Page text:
The prison authorities responded by moving all of the prisoners to C-Wing. The prisoners continued to escalate their protests by ringing prison bells loudly and breaking windows, beds, stools, and fittings.  The wardens responded by stripped the prisoners of their boots and removing all cell furniture, including beds and bed clothes, and leaving only the Bible, a prayer book and salt.

A hunger strike was commenced by thirty-eight of the prisoners, and this included all of the Claremen mentioned.  The hunger strike began on 20th September, and on 22nd September the prison authorities started a regime of force feeding each prisoner twice per day.  This involved dragging each prisoner from his cell, strapping him to a chair and forcing a tube down his throat through which liquidised food was pumped.  The process was grotesque and painful.  It was also dangerous.  On 25th September, Tomás Ashe died a painful death while being force fed – where-by the liquid entered his lungs instead of his stomach.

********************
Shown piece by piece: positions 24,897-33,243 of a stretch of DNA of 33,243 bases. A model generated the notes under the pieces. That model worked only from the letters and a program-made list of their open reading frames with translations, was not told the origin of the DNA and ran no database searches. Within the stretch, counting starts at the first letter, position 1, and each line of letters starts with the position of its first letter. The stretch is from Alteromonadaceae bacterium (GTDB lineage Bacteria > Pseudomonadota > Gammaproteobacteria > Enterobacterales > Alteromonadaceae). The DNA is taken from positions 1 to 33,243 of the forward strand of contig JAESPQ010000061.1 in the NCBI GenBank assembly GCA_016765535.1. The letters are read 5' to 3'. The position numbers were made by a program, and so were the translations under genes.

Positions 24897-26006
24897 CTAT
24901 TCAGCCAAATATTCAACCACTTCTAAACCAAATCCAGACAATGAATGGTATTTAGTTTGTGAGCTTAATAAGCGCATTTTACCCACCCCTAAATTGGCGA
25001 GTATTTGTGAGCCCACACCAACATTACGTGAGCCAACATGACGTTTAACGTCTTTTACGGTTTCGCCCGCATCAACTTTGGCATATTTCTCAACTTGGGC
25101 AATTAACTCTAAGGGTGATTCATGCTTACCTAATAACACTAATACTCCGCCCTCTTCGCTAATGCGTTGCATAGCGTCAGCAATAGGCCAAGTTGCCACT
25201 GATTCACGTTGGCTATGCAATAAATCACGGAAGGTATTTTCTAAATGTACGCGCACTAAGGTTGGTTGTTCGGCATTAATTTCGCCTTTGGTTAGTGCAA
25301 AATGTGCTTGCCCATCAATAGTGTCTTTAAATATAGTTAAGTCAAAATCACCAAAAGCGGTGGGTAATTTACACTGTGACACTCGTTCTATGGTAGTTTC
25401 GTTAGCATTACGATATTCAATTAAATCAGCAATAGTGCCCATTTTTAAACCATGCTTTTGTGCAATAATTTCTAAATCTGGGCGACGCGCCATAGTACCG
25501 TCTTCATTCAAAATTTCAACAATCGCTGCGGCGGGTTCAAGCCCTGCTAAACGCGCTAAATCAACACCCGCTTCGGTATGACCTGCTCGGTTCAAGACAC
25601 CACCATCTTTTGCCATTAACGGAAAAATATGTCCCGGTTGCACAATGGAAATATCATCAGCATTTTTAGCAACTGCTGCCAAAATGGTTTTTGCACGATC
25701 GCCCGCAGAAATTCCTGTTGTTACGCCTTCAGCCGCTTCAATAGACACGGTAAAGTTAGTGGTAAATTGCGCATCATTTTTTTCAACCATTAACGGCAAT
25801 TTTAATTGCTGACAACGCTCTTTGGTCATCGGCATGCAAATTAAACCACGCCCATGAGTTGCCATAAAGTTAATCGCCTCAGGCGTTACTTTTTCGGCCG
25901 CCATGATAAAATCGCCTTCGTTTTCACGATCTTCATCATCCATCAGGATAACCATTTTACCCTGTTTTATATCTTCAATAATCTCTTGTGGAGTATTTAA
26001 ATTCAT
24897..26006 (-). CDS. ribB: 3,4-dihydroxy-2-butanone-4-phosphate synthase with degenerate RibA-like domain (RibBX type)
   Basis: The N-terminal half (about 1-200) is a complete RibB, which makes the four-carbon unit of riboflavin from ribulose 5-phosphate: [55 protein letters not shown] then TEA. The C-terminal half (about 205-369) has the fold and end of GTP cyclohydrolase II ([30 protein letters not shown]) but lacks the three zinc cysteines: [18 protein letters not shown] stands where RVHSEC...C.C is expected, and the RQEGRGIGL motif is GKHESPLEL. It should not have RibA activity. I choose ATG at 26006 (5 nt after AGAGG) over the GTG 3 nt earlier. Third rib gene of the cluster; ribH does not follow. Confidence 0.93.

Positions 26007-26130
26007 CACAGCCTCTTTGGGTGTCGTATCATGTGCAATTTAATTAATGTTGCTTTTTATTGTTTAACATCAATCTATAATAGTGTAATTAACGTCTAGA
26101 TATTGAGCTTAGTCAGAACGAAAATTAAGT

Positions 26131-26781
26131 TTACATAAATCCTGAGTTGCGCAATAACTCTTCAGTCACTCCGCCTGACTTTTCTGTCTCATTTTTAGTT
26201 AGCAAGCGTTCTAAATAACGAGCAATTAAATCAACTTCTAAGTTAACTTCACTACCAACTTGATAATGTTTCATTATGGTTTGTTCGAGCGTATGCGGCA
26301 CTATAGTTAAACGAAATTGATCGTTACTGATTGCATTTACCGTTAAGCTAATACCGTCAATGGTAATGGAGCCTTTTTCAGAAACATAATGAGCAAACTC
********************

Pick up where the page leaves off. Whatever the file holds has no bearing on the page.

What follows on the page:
The reaction to Ashe’s death was immediate and overwhelming, both nationally and internationally.  It was extremely embarrassing to the British authorities while greatly bolstering support for Sinn Féin.  Even the official report of the formal enquire into the death of Ashe and the treatment of the prisoners, was scathing of the authorities.  In advance of Ashe’s funeral, the authorities sought to restrict rail access to the capital, but it proved a futile effort and Ashe’s funeral was the largest that was seen in Dublin since that of Charles Stewart Parnell.

Force feeding ended on the 29th September, and when the authorities granted the prisoners political prisoner status, the hunger strike ended on 30th September.  This was a major milestone in the struggle for independence and was a historic victory for the Volunteers and Sinn Féin.

Image: Paul Minihan